Though not the last South Korean film on the list, the last choice for my South Korea-a-thon was an easy one. The Host, or Gwoemul, was heavily anticipated before its release, and broke the domestic South Korean record for a film being released on the most screens. Upon its release, it quickly became the most profitable South Korean film of all time. So, what about The Host made it so popular and easily accessible? Simple; for one, it’s a monster movie (the literal translation of Gwoemul is “Monster”), so there’s broad mass appeal right there, especially in Asian countries. Secondly, it had the esteem of a well-received director, and was given one of the biggest budgets in South Korean film to make, meaning the production value and visual effects are certainly above par. And, of course, it’s a well made film as a whole.
After his daughter is taken by the monster, a slacker dad and his off-beat family head into the sewers to track down the monster and save the girl. Simple monster movie premise, and I don’t fault it any for going that route. The Host is unusual for a monster movie, in that, right from the get-go, the monster is revealed to us completely, in broad daylight. There’s no sense of dread leading up to the reveal, no slow burn as bits and glimpses of the monster are revealed to us (though, through the middle section of the film, there are plenty of “gotcha” moments where sounds and flits of moment are teased to us before either being revealed as the monster, or just an average noise from the sewer or some other human being). When the monster is here, it’s here, dammit, and the rest is left up to the storyline and the characterization. It’s these two factors that make The Host hold up as well as it does. The story, cut down to its basics, is a typical monster movie formula, but the filmmakers imbue it with a level of realism and the tiniest touches of humor, so that you rarely feel you’re ever watching a generic monster movie, and you’re really not; the plot turns a few ways you wouldn’t expect it to, especially near the end, so even monster movie diehards can expect a surprise or two. As for the characters, they each have their roles to play, and while they don’t change all that much from the beginning of the journey to the end, they’re different enough and clash often enough with each other that the film is no less off.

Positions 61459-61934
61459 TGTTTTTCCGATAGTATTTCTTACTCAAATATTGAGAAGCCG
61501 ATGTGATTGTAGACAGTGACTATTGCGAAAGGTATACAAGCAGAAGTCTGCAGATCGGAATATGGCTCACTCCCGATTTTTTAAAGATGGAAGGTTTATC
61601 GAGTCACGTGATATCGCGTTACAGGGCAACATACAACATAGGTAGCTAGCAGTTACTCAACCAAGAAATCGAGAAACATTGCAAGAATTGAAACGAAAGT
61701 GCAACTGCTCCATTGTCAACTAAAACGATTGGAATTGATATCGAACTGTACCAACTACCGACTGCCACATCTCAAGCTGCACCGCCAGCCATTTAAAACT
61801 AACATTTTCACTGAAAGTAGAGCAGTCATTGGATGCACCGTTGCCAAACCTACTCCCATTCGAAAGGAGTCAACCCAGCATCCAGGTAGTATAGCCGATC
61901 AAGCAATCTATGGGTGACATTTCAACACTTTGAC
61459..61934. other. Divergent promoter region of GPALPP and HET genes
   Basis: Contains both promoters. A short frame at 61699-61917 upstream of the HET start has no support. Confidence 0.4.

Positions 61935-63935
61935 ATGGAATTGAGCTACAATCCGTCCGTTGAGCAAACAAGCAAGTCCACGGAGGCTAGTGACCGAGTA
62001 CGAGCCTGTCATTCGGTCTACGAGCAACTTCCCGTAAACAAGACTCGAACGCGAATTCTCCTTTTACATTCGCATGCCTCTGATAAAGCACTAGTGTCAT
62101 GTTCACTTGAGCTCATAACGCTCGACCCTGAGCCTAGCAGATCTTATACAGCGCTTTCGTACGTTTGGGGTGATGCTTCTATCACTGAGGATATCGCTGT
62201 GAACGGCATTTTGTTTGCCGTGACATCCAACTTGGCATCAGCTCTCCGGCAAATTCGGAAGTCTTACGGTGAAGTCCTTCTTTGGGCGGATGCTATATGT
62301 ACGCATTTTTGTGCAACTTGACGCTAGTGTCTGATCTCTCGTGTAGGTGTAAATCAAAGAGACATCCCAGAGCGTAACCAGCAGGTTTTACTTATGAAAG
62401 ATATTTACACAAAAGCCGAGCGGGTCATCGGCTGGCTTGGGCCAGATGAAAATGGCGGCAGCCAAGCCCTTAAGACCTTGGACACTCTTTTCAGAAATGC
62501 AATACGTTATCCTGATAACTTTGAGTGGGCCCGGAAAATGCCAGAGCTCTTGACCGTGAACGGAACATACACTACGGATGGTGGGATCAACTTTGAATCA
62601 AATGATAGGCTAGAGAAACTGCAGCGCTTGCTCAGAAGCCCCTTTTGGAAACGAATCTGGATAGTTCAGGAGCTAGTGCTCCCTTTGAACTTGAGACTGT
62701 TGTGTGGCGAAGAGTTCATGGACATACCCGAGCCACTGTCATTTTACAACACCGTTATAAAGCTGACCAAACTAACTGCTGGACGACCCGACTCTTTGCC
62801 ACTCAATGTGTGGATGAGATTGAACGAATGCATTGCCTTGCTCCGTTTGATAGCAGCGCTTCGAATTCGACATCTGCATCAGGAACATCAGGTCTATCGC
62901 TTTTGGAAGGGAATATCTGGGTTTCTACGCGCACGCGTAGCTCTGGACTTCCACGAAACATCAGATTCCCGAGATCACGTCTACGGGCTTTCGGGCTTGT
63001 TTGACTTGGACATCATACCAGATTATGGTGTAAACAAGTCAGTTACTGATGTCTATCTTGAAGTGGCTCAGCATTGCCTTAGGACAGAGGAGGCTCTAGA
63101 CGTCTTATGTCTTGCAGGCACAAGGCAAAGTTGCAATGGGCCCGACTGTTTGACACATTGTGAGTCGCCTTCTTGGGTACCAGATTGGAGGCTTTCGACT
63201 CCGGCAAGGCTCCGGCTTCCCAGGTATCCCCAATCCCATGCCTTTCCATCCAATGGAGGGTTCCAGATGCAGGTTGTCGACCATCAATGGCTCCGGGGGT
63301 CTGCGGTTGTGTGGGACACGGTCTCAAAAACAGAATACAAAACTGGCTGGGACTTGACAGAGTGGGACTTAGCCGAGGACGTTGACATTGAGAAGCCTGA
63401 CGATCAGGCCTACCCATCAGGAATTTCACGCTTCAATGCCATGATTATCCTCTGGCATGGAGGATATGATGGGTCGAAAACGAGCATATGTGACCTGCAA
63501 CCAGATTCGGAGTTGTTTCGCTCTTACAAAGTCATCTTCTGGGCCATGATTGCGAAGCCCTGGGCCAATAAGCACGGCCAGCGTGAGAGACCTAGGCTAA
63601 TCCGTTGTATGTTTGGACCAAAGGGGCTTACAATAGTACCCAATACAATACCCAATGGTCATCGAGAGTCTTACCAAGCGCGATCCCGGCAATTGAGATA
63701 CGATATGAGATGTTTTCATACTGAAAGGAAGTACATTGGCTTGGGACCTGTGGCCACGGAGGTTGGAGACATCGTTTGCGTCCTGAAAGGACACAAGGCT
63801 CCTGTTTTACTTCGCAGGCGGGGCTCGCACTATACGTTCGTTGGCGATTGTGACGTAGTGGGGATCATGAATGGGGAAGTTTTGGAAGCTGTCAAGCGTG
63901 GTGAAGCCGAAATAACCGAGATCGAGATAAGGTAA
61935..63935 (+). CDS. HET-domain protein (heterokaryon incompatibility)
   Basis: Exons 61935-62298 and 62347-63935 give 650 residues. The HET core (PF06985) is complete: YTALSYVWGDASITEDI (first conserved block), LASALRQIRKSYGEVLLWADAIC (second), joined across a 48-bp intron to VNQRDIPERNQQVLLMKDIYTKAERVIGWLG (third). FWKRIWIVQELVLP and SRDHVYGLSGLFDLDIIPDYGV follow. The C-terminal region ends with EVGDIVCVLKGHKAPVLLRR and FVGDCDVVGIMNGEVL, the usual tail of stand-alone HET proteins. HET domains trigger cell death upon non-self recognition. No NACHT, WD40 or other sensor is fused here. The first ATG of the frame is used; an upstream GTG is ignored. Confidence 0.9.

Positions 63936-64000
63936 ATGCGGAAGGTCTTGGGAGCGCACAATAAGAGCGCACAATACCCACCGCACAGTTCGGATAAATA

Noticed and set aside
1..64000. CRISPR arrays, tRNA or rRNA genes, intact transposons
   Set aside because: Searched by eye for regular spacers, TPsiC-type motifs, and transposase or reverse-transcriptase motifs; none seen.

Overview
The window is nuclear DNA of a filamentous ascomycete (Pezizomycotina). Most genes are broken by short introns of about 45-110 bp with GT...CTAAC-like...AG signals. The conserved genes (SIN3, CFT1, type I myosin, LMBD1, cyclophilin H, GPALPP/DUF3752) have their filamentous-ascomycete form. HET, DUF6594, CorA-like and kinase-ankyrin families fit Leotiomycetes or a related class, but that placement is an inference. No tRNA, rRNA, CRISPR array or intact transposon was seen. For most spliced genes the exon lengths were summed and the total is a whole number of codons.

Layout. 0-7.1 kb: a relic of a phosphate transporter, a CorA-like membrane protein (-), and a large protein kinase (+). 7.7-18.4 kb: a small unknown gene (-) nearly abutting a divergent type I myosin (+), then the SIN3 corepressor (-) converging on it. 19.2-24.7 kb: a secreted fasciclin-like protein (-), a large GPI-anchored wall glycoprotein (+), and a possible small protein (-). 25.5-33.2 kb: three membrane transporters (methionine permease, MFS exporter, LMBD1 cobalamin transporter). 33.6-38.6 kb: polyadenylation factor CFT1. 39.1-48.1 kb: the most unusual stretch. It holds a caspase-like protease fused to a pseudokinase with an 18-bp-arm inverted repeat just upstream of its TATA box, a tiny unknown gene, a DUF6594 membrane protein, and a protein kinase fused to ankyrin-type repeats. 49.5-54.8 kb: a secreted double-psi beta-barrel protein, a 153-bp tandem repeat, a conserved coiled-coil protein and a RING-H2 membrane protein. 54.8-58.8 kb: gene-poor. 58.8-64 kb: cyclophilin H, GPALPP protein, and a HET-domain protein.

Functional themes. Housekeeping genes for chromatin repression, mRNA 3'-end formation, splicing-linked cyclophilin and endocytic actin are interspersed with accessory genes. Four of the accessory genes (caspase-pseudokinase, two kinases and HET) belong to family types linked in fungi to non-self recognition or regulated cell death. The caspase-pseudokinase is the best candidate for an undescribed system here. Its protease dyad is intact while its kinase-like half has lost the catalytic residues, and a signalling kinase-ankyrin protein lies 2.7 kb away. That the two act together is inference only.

The Host ends up being so much more than just a monster movie, and in that it also ends up as one of the, if not the, definitive monster movies. No other monster movie I’ve seen so completely and fluidly handles the regular monster movie tropes, while at the same time surpasses them with brave choices and uncommon storytelling. I will say, though, that the ending is just barely feel-good, and even that is a stretch, so if you’re in this expecting the generic monster movie ending that wraps everything up and has everyone largely returning to their normal lives as if nothing had happened, The Host will throw you for a bit of a loop. But, in my opinion, it’s a good loop; it’s one that doesn’t happen all too often in these types of films, and that alone makes The Host different from the rest of the pack. This is certainly worth your time, and I think just about anyone that can watch a subtitled film can watch this, enjoy it, and by the end, realize they got a lot more out of it than they thought they were going to. That’s certainly a winner to me.
Arbitrary Rating: 8/10